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Ford's Willow Run Factory

The Ford Willow Run Factory

   The Liberators flown by the crew while in training at Pueblo, and in combat in Italy, were manufactured at the Ford Willow Run plant in Michigan.
   The War Department asked Ford to put it's production know-how to the task of producing planes at an unprecedented rate - essentially the need was to build bombers faster than the enemy could shoot them down.
   The plant Ford built at Willow Run had an assembly line that was a mile long. At the peak of it's production, the assembly line was producing a Liberator an hour. Willow Run had its own airfield. It employed 30,000 workers.
   The first completed B-24 came off the assembly line at Willow Run on May 15, 1942. On June 28th, 1945 production Run ceased - 8,685 planes had been manufactured.

                                AN EIGHT-YEAR-OLD AT WEILLOW RUN
"I seldom got more than a few miles, usually on foot, away from our home on Strawberry lake. It was 1944 and no one travelled much due to the war. My brother Bob worked at Willow Run, just a name to me. I knew that they built the B-24 Liberator there. One day, I think a Sunday, my Brother took me to Willow Run. The workers were at home. Now that I am 69 years old I realize, in retrospect, the impact that magic place had on me. My brother said that it was the biggest factory in the world under one roof at that time. We started at the beginning of the assembly line; mountains of strange objects. Nuts, bolts, wheels, struts, wing spars, rib sections, things I had never seen before, tail sections, fuselage sections, wings. It seemed we would never get to the end but we did and there sat a finished B-24. The climax! I can still feel the awe of the workers who built such a marvel and the image in my mind of the heroes that would take that huge plane into harms way. I was embarrassed when I cried then from sheer emotion. "Big boys don't cry." I'm crying now as I write but there is no embarrassment. I Think that day might just have been the day that set me on a quest to become a fighter for my country. My heroes have never been movie stars. My heroes have always been, from 8 years old onward , the men like those who manned that B-24; the knights, the soldiers who made America the strongest nation in the world!"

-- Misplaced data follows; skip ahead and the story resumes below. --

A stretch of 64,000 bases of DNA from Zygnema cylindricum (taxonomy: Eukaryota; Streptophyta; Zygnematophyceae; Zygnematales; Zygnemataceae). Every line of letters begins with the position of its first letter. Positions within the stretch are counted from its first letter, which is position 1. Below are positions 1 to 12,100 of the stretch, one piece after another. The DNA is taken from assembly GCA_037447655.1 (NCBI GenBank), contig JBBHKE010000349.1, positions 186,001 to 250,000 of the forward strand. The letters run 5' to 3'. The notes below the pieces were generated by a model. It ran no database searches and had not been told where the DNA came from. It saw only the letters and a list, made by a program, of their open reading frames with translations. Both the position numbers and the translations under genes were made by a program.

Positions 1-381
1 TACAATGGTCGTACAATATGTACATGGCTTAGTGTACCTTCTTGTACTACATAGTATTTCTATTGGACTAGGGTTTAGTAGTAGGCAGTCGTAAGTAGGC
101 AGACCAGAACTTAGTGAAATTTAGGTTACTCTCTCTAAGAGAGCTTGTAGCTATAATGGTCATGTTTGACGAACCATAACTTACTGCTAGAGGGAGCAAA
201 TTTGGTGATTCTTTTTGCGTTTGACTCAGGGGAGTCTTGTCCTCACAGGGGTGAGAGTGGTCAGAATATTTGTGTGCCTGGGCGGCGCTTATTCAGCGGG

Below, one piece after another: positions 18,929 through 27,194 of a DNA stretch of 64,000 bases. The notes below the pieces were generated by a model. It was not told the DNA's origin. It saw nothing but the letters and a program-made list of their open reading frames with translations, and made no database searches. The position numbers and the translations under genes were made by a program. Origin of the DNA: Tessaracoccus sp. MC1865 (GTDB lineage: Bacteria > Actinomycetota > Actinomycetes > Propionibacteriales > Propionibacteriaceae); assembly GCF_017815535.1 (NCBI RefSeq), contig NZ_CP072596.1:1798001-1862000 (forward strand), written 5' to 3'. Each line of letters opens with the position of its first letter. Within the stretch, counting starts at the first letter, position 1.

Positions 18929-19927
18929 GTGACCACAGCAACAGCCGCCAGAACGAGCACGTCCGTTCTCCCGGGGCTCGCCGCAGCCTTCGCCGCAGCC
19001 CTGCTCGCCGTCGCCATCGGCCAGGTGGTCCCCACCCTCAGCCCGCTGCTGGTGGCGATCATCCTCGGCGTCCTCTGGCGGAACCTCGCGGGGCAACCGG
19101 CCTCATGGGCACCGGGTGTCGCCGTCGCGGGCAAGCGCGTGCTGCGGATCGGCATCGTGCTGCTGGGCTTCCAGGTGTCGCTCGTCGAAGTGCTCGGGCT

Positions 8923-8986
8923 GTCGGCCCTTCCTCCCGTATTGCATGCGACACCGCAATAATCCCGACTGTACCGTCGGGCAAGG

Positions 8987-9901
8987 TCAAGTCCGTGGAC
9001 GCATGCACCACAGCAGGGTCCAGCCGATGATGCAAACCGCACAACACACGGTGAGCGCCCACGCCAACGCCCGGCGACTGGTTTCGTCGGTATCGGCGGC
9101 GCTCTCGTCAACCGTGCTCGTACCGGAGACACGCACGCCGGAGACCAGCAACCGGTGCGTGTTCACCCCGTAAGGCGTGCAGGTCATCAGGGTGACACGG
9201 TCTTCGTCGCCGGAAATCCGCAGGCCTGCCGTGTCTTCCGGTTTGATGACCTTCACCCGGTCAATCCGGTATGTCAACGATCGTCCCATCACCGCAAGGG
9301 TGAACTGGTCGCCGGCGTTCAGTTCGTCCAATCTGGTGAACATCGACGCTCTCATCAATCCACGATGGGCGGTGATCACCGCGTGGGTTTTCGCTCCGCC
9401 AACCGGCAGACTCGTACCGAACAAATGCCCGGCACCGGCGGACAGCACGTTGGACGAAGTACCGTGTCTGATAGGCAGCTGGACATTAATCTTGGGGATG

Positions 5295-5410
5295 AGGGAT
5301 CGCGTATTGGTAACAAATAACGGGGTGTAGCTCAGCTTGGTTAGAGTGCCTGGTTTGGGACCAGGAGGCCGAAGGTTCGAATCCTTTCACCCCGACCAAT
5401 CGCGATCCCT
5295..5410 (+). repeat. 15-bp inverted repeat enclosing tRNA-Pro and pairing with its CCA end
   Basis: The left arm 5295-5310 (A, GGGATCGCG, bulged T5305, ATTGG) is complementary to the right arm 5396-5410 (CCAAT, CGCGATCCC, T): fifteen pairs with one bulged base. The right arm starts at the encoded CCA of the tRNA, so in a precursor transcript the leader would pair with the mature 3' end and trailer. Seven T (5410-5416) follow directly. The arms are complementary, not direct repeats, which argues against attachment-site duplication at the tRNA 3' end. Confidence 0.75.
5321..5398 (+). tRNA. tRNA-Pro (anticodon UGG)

6/5/2005 - T/Sgt. Gary R. Downing U.S.A.F. Retired.

Assembly line at Willow Run

Nose sections. Tail sections (above) await installation

Installing an engine

Lathe operator

Drill press operators

Riveting a wing section
For everything you ever wanted to know about the Willow Run factory project, W.B. Kidder's excellent book, Willow Run - Colosses of American Industry can be obtained through a phone number on the Links page.